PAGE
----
The model parameters (intercept and beta coefficients) were initially allowed to vary by sex and diagnostic group. The full cubic model was compared with simpler quadratic, linear, and constant models. Once the order of the model was established, testing was performed to determine whether an additive model could replace the interactions between sex and diagnostic group for the height and shape parameters of the curves. Hypothesis tests and model selection were initially based on F statistics. For F statistics with p values less than 0.10 that related to group or sex differences, permutation tests were performed to lessen the likelihood that a significant finding was due to a small number of outliers. To implement this procedure, 500 analyses using the preferred model were performed in which the sex and diagnostic group designation were randomly reassigned. The original F statistic based on the correct group and sex designation was compared with the resulting 500 F statistics, and an empirical p value was obtained.
The same polynomial growth models were used for the analysis of longitudinal data including all of each individual’s scans (41, 42). To account for within-person correlation, intercepts were treated as normally distributed random effects that varied by individual, while beta coefficients for age, age-squared, and age-cubed terms were modeled as fixed effects. Although the statistical information provided by individuals with only one scan may be less than that obtained from those with multiple scans, single scans do provide additional information about between-person variation and overall curve shape.
Spearman correlation was used to examine the relationship between slopes for cerebellar and total cerebral volume loss. Slopes were calculated only for subjects with more than one scan; for those with more than two scans, first and last scans were selected. Stepwise regression and analysis of variance were used to examine clinical and treatment variables in relation to cerebellar volume decrease in childhood-onset schizophrenia.
As expected, all volumes were greater for males than females (p<0.02) (t2 and t3). In analyses limited to each subject’s initial scan, no significant diagnostic differences (t2) or sex-by-diagnosis interactions were seen for childhood-onset schizophrenia and healthy comparison subjects for total cerebral volume, cerebellar measures, or vermal measures.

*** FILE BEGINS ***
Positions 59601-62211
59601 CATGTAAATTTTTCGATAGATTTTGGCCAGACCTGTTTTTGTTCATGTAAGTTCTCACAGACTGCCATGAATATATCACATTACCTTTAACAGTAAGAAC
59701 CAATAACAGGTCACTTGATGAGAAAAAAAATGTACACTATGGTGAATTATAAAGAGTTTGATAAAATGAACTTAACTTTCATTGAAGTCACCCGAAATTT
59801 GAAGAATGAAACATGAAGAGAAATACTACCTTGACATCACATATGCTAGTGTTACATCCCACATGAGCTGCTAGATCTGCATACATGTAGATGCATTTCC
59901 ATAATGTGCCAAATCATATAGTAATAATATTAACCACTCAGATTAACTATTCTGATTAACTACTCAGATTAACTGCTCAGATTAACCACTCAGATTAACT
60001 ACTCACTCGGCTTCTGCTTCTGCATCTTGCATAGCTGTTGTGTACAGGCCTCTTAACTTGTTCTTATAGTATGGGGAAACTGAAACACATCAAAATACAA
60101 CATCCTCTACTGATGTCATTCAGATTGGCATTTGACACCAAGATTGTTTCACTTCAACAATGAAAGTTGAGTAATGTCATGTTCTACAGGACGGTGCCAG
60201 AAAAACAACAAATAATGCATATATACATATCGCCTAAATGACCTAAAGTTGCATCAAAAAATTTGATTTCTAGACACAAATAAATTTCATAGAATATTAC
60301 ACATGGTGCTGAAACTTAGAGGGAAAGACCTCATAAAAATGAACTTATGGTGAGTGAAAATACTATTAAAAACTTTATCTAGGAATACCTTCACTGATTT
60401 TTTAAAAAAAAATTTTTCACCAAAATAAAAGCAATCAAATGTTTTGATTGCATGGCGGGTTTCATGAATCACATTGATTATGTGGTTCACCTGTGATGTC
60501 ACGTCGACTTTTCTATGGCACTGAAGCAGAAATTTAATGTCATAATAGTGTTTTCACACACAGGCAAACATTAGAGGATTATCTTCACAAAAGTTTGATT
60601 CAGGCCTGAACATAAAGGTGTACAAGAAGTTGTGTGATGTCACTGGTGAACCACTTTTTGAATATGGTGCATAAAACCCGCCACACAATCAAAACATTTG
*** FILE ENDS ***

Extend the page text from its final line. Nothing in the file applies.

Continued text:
In contrast, as seen in t3 and F2, developmental trajectories differed significantly for the childhood-onset schizophrenia group (F=9.30, df=2, 105, p=0.006), with total cerebellar volume decreasing with increasing age for patients with childhood-onset schizophrenia but not for comparison subjects. For comparison purposes, and in agreement with previous reports (3), developmental trajectories for total cerebral volume also differed significantly for the childhood-onset schizophrenia group (F=16.57, df=1, 107, p<0.002). As seen in F2, total cerebral volume decreased with age for patients with childhood-onset schizophrenia but not for healthy comparison subjects. By visual examination, losses of cerebellar and cerebral volumes appeared to start at approximately the same time.
Vermal area and posterior-inferior vermal volume
No age-related changes were found for either comparison subjects or patients with childhood-onset schizophrenia.
Cerebellar volume change and anatomical and clinical measures
Using only childhood-onset schizophrenia subjects with more than one scan, we found that rates (cm3/year) of decrease of total cerebellar and cerebral volumes were significantly correlated (r=0.41, N=36, p=0.01). Within the patient group, no significant relationships were observed between cerebellar volume decrease and scores on WISC vocabulary or block design subscales; age at onset; number of months of hospitalization; history of prepsychotic language disorder; pervasive developmental disorder diagnosis; scores on the Scale for the Assessment of Negative Symptoms, Scale for the Assessment of Positive Symptoms, or Brief Psychiatric Rating Scale; medication group (clozapine alone, clozapine with at least one other antipsychotic drug, other antipsychotic); or slopes for change in full-scale IQ or in information and comprehension subscale raw scores.